There’s also something I haven’t seen before on other smartphones, a fully integrated, free customer support. Using the new customer support system, you can chat to Google via chat or phone to solve any issues you may have with your device. It’s very interesting and a feature that is very useful.
The Pixel XL does not come with an external storage expansion option, however, with Smart Storage, all pictures and videos gets backed up to Google Photos in high resolution (it’s also unlimited), and when you run out of storage space on your device, media files already backed up gets deleted or removed from your physical storage.
Google Pixel XL’s camera could be the best thus far
With the highest DxOMark given to a smartphone so far, the Pixel XL 12MP camera is not only good on paper but actually, delivers some very mouth-watering and eye-popping performance.
Although it features a wide f/2.0 aperture, it’s not as wide as that of the iPhone 7, but again when compared and used in the real world, I prefer the results on the Pixel XL, maybe because of its large 1.55μm Sony sensor.
OIS (Optical Image Stabilisation) is missing here, but there’s electronic image stabilisation – using gyroscopes – included which is just as good in most lighting condition. HDR+ is also back and improved; it’s even more clever in the way it works than it was before.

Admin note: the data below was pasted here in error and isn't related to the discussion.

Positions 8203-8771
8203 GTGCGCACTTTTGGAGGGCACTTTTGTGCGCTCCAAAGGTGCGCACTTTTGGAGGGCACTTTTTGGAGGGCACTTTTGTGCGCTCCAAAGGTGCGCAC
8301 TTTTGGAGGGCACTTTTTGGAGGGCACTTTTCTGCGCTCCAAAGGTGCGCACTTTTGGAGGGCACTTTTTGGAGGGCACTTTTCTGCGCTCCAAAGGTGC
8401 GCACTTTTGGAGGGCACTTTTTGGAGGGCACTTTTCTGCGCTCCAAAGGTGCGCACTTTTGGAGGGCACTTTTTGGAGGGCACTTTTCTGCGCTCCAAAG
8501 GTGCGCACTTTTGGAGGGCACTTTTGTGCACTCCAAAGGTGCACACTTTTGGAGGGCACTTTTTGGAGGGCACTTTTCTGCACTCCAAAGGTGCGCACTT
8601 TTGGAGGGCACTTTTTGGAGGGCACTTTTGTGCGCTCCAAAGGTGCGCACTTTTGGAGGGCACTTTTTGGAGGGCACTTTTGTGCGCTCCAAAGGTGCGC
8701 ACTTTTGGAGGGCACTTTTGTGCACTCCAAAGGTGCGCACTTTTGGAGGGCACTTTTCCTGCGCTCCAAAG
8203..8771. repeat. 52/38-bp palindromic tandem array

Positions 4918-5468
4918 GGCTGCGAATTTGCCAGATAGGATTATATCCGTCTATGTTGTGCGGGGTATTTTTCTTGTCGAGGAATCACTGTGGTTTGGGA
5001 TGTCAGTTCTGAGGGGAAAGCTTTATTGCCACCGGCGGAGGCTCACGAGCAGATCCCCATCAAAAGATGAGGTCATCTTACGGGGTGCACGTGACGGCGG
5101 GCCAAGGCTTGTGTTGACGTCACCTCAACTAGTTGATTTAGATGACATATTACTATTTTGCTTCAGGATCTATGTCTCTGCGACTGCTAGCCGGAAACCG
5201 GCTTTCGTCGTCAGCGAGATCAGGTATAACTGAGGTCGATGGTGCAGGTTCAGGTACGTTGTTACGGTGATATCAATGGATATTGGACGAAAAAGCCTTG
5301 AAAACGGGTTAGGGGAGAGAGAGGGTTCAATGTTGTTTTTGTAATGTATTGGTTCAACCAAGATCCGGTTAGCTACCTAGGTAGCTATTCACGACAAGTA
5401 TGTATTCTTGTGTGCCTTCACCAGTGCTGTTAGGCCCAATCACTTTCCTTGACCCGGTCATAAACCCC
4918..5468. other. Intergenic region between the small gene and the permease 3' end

It essentially takes photos before you even press the shutter in order to avoid blur and to speed up the process. HDR, in theory, takes low, mid and high exposures, then stitches them together, which would normally mean you wait, but now it’s so quick you might as well keep it on all the time when you take photos.
In low-light conditions, the XL really excels well; with a wide aperture lens and a large Sony sensor coupled with a dual-LED flash and laser autofocus, you get a lot of detail, accurate colours without over exposure and eye-pleasing images. Let’s not forget that you can also use the Google Pixel XL to capture 4K videos.
Google Pixel XL is super fast and you can do what you love for longer